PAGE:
Moldova and Millennium Development Goals

Moldova has adopted the Millennium Development Goals (MDGs) at the country level and has remained committed to achieving these goals through various means, including an increased level of prioritization and an intensification of collaboration with all relevant partners, including civil society. Moldova progressed on MDGs, with 21 out of 27 targets on track to be met. However, progress was not uniform during the last decade. MDGs on education, HIV/AIDS and TB, and environment, including water and sanitation, most likely will not be reached. Other MDGs are likely to be reached but with worsening inequalityindicators that will affect the rights of very poor and excluded children and women, including in particular Roma. Inequality in access to social benefits, health and other public services is expected to deepen. Although good progress has been made in the health sector regarding child and maternal mortality, more efforts are still needed for HIV/AIDS and contagious diseases as well as regarding access to safe water. In education, important improvements have been achieved in early childhood development and pre-school enrolment, but more efforts are required, especially in other levels of pre-university education.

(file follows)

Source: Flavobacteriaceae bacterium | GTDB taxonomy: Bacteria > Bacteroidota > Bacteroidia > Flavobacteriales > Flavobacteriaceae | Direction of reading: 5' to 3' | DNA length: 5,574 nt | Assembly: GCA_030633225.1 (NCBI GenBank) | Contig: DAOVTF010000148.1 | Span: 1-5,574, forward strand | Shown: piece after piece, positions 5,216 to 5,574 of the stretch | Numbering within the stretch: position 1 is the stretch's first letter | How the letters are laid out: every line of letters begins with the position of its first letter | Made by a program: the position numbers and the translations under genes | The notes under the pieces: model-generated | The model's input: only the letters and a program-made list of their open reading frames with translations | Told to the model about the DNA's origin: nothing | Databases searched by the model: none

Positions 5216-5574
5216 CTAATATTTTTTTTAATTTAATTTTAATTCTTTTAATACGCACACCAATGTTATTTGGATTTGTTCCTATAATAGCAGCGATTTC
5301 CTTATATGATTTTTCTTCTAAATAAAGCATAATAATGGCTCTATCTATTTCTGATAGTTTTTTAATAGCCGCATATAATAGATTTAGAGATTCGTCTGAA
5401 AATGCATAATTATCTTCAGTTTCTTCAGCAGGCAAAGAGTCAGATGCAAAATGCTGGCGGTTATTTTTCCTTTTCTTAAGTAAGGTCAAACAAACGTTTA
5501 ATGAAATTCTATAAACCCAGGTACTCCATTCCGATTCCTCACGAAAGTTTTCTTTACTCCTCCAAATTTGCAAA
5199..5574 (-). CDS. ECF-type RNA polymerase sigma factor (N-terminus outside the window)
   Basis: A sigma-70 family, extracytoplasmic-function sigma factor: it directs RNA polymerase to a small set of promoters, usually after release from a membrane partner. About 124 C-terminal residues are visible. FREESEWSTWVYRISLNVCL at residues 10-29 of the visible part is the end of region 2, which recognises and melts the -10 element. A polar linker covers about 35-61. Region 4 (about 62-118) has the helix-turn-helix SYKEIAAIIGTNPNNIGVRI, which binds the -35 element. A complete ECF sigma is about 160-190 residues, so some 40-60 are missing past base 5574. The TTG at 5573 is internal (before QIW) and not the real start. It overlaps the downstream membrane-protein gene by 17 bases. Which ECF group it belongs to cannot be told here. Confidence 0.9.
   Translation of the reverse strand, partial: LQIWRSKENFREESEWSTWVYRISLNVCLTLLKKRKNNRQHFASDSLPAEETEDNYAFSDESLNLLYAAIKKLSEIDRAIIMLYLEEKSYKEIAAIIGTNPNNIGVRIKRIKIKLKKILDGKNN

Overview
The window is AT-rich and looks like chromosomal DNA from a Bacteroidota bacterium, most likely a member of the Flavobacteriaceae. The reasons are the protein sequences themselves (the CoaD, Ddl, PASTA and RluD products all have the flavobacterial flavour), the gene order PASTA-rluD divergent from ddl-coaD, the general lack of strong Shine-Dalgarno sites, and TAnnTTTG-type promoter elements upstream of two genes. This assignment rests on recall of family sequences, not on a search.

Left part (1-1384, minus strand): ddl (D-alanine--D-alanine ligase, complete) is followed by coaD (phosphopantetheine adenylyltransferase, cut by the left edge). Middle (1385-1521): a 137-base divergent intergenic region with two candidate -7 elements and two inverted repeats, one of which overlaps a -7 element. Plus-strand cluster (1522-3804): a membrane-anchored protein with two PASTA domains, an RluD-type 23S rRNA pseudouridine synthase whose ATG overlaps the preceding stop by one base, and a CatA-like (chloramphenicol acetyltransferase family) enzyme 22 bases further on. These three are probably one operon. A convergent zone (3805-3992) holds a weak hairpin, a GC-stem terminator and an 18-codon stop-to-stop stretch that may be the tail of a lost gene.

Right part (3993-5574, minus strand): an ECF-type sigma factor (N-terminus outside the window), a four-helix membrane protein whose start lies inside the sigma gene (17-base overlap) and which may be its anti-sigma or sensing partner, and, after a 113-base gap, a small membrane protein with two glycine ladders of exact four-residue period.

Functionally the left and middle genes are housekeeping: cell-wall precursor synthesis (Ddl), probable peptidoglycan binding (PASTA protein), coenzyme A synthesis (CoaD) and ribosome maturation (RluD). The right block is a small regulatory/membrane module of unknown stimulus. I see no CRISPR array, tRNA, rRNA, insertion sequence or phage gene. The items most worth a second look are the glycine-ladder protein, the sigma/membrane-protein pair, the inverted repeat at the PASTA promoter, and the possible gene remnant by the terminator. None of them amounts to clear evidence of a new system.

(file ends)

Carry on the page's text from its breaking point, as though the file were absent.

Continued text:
In spite of the steps towards MDG achievement Moldova remains one of the least developed countries in the European and Commonwealth of Independent States region. The Republic of Moldova's 2010 Human Development Index (HDI) stood at 0.623, below achieved levels of the neighbouring countries Ukraine and Romania. Differences in human development achievements between these countries are mainly driven by lower production levels in Moldova (GDP per capita) but also by lower achievements in education and to a lesser degree regarding life expectancy. Throughout the last two decades, the Moldovan HDI dropped from 0.616 in 1990 to 0.552 in 2000 and recovered to 0.623 in 2010. This trend is symptomatic for many development processes in the country regarding a generally worsening situation in the first decade of independence and a recovery in the second decade. However, achieved improvements have still not lifted the welfare levels beyond initial levels in 1990. 2010 MDG reporting revealed serious gaps in data needed to track inequalities within each individual MDG.
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